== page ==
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Current event news and information

Benefits

Wage and Salary History Now Prohibited in New York

We previously posted that salary history inquiries were prohibited in New York City. This is now the case throughout the State. The new law takes effect on January 6, 2020. Key Components of the Law are that no employer shall: Rely on the wage or salary history of an applicant in determining whether to offer employment to such individual or in determining the wages or salary of such individual; Orally or in writing seek, request, or require the wage or salary history from an applicant or current employee as a condition to be interviewed, or as a condition of continued

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Benefits

Healthcare “Cadillac Tax” Delayed until 2022

Delayed Again but Not Repealed The recent government funding bill included a provision to further delay the Cadillac Tax. The tax is a 40% excise tax on plans with value over certain indexed thresholds. The stopgap funding bill also amends other tax provisions that were part of the Affordable Care Act, such delaying the medical device tax—a 2.3 percent tax on the sale of certain devices—until 2020. In addition, the bill would extend the Children’s Health Insurance Program (CHIP) for six additional years. Review of the Cadillac Tax The annual limits are as follows: $10,200 for individual coverage ($11,850 for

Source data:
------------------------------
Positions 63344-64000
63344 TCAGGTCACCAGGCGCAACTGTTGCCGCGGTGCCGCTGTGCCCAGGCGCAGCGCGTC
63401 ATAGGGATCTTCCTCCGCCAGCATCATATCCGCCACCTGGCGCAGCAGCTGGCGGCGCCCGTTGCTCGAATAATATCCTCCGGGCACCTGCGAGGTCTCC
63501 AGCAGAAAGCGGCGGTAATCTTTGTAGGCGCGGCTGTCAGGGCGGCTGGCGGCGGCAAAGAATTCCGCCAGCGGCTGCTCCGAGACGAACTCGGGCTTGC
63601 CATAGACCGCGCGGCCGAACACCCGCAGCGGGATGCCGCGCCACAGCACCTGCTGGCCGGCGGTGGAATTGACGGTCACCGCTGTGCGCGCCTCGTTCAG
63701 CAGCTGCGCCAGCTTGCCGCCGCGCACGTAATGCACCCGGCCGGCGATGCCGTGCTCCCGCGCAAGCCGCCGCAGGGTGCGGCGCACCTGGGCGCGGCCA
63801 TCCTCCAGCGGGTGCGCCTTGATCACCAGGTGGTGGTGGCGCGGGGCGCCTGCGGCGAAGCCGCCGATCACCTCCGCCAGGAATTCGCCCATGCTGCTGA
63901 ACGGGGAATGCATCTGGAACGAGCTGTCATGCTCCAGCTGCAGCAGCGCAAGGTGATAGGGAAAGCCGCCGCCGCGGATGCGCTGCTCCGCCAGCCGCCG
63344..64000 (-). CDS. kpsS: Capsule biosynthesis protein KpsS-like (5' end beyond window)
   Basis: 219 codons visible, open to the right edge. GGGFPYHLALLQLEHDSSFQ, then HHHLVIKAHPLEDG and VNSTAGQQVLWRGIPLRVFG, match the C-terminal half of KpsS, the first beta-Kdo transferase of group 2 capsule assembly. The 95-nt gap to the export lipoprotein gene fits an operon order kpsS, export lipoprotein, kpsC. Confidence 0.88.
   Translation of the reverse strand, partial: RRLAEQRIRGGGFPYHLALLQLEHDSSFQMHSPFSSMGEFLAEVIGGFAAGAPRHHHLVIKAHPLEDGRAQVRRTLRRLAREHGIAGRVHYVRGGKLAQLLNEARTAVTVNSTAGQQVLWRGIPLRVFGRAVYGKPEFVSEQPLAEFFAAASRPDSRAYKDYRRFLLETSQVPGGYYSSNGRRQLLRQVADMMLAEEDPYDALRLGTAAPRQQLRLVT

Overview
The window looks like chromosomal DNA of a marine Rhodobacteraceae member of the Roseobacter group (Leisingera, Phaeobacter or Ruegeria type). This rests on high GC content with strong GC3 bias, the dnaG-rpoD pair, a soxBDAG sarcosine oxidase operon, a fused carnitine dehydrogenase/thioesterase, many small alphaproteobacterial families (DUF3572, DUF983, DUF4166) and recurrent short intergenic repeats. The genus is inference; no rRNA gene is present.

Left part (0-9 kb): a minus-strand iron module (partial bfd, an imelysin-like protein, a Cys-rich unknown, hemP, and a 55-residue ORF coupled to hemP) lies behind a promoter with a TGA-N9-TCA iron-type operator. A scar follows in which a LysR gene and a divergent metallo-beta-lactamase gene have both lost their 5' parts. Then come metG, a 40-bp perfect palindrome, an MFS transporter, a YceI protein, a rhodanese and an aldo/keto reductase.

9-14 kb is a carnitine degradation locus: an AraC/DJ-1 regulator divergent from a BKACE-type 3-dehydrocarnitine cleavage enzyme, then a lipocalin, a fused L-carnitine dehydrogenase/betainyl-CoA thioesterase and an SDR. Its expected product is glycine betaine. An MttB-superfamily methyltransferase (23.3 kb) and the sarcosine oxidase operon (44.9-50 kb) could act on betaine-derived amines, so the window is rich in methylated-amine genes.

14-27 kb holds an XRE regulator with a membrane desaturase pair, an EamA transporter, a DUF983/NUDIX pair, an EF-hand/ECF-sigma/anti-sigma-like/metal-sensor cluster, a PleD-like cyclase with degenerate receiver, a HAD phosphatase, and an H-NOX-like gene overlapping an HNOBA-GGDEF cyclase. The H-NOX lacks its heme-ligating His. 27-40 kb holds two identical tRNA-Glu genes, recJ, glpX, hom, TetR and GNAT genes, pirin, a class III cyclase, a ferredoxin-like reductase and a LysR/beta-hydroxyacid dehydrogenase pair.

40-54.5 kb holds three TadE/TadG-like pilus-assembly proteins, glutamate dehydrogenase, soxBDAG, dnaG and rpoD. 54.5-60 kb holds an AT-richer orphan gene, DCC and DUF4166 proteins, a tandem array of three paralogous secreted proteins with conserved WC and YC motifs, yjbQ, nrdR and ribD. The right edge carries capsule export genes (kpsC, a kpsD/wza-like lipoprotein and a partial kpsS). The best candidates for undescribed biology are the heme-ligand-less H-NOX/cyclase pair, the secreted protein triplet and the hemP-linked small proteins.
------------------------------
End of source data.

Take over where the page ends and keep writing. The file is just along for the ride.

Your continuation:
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Compensation

The New Federal Paid Leave Tax Credit

The new federal tax act created a credit for employers that provide paid family and medical leave to employees. This will be in effect at least until the end of 2019. The IRS and Treasury Department have not yet issued official guidance regarding the credit as of yet. Tax Credit Summary Employer Credit for Paid Family and Medical Leave: Eligible employers can claim a general business credit equal to a percentage of wages paid to qualifying employees on leave under the Family and Medical Leave Act (FMLA). To receive the credit, employers will have to provide at least two weeks

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Benefits

City of Chicago – New Mandatory Sick Time Policy

The City of Chicago added a paid sick time policy effective July 1, 2017. The policy mandates 1 hour of sick time for every 40 hours worked with a cap of 40 hours. Employees are also allowed to carry over 1/2 of their respective unpaid accrual into the next year. Employers who already have a more generous policy do not need to take any action other than to display the poster with other employment compliance notices. Employers who do not offer vacation or sick leave may want to add an “accruals” module to their payroll process. Here are additional compliance

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HR Management

You can’t ask about Salary History in NYC

Mayor Deblasio has signed a bill that makes it an “unlawful discriminatory practice” for employers to inquire about the salary history of a prospective employee, or to rely upon salary history unless the applicant offers the information voluntarily.  The legislation is aimed at eliminating what supporters say is one of the reasons the wage gap between men and women is perpetuated. The new law will take effect on October 31, 2017. What the NYC Law Provides No Inquiry About Salary History The legislation amends the New York City Human Rights Law by adding a provision that makes it an “unlawful discriminatory

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